Never mind lolicon, this anime specifically targets the NEET culture that is prevalent in Japanese society today. That is a more pressing and sensitive issue at hand here. Some may call this anime a glorification of the NEET culture, but regardless of that, I do agree that it’s a wonderfully crafted story. Instead of feeding you all the details, the director allows you to put the pieces together, and the result of discovering the outcome is ultimately very satisfying.

    • JohnnyYandere
      July 6, 2011 at 6:33 pm

      It’s not so much the circumstances themselves, but the depiction. I can accept that Alice and Ayaka forgot that Narumi was in the room, and they would understandably be upset, and Narumi would thereafter be evicted violently. This is all rather logical, if exaggerated. Although the fanservice hints start here – there is no need to strip Alice before she’s even in the bathroom.

      The same scene could have been described through dialogue/struggling noises and a close up of Narumi’s face, leaving events to the viewers’ imagination. And this would have no doubt have provided the humour to counteract the solemn mood.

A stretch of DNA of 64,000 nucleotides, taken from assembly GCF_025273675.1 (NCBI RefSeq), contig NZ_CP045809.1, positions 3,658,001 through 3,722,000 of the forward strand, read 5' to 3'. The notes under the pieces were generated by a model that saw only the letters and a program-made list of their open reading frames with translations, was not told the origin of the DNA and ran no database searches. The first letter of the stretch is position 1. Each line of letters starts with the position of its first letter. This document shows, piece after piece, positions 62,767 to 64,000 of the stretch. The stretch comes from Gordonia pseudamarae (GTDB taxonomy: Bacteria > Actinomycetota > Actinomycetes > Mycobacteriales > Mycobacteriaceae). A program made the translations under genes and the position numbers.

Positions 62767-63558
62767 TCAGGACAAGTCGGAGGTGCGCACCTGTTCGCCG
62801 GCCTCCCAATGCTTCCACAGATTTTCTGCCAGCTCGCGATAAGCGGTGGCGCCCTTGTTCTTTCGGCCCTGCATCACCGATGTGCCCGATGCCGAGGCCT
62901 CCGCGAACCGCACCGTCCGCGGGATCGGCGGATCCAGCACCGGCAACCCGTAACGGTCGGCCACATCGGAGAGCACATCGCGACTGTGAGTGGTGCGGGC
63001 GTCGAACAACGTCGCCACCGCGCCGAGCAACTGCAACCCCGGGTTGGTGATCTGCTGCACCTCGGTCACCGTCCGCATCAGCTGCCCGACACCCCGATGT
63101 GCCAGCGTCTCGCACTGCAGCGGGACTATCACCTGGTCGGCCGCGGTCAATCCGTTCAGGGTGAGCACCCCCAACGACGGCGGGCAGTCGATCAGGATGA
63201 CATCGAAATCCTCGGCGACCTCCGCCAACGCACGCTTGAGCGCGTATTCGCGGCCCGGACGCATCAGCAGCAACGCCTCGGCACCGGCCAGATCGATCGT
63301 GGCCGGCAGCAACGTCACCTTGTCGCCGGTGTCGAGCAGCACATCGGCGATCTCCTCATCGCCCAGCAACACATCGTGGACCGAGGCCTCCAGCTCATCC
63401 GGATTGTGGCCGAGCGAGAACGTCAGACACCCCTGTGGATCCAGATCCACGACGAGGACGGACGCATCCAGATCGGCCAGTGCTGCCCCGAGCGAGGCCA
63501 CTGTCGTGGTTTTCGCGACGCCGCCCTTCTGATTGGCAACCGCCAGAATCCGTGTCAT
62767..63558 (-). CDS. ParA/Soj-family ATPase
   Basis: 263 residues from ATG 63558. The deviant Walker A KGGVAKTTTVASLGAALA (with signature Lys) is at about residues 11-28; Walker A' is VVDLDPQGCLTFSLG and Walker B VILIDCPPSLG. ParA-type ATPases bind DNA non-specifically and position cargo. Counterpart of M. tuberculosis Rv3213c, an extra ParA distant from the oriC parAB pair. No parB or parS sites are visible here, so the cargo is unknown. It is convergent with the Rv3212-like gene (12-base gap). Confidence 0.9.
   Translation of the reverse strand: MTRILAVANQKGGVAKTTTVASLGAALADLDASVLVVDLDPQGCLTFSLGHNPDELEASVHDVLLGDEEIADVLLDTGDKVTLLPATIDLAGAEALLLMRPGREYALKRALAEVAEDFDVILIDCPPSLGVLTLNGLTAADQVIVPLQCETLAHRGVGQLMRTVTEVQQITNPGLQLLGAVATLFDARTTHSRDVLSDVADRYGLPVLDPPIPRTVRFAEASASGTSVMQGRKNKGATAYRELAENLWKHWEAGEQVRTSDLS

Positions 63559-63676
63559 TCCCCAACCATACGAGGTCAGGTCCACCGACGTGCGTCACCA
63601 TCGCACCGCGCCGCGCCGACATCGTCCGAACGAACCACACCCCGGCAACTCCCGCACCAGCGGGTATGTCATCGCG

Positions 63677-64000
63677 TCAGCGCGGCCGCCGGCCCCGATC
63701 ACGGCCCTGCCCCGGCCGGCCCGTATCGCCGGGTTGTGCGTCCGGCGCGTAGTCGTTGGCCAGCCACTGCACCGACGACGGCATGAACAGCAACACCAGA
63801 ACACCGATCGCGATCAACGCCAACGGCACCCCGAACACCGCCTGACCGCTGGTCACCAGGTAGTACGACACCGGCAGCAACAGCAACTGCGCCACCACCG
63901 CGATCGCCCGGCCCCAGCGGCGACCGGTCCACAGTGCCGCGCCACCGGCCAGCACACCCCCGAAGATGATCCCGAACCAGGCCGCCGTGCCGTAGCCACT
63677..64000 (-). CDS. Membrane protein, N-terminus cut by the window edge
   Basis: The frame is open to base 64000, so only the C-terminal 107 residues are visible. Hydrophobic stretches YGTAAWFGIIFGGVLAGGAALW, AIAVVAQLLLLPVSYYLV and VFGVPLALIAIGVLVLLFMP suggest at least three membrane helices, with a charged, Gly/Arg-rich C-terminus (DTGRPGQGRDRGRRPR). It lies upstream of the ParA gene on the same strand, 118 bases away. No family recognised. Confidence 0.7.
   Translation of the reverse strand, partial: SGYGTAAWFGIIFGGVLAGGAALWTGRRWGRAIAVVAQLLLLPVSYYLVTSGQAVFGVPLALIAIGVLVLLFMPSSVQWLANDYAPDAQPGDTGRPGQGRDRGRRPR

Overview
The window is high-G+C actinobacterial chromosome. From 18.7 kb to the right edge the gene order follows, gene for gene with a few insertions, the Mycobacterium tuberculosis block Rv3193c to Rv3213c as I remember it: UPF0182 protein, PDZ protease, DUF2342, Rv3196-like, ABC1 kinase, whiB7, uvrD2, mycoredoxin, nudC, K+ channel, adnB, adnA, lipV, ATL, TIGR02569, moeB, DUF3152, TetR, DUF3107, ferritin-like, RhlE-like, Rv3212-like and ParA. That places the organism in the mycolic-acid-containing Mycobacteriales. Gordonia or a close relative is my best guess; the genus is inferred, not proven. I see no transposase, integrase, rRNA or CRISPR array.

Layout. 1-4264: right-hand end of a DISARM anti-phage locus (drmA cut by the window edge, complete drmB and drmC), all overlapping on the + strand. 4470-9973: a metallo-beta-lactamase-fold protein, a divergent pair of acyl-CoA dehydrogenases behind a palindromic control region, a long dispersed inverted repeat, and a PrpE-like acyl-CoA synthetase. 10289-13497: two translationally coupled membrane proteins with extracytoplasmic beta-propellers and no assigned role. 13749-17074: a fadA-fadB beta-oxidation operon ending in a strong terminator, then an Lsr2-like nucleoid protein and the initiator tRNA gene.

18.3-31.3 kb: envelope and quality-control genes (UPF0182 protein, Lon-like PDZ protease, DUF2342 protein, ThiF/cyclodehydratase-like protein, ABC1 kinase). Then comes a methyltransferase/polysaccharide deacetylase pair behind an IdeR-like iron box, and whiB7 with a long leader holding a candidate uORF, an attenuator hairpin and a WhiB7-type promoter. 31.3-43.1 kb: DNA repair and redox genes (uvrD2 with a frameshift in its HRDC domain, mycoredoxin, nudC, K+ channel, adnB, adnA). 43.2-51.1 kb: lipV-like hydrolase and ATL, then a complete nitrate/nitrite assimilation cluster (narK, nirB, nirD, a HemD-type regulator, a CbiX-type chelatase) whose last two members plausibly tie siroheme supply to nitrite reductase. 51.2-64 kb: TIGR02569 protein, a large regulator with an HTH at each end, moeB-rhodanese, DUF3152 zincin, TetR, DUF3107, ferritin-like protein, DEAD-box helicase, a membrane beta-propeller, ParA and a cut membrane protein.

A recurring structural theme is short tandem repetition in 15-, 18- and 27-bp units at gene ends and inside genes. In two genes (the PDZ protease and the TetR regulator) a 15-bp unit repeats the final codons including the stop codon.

But J.C. Staff opted to slowly pan the camera over Alice’s exposed body – which is why it crosses over from comedy to fanservice.

      As regards to the usage of the term ‘lolicon’, I don’t see anything special about it. It’s used only as an insult, and nothing more. No sociological comment on the mindset of the male demographic here. True, most anime don’t use the word, but that’s usually because there aren’t any loli characters in the cast, in which case the more common ‘ecchi’ and ‘hentai’ are used.

  1. No trackbacks yet.

Leave a Reply

Fill in your details below or click an icon to log in:

WordPress.com Logo

You are commenting using your WordPress.com account. Log Out /  Change )

Google+ photo

You are commenting using your Google+ account. Log Out /  Change )

Twitter picture

You are commenting using your Twitter account. Log Out /  Change )

Facebook photo

You are commenting using your Facebook account. Log Out /  Change )


Connecting to %s

%d bloggers like this: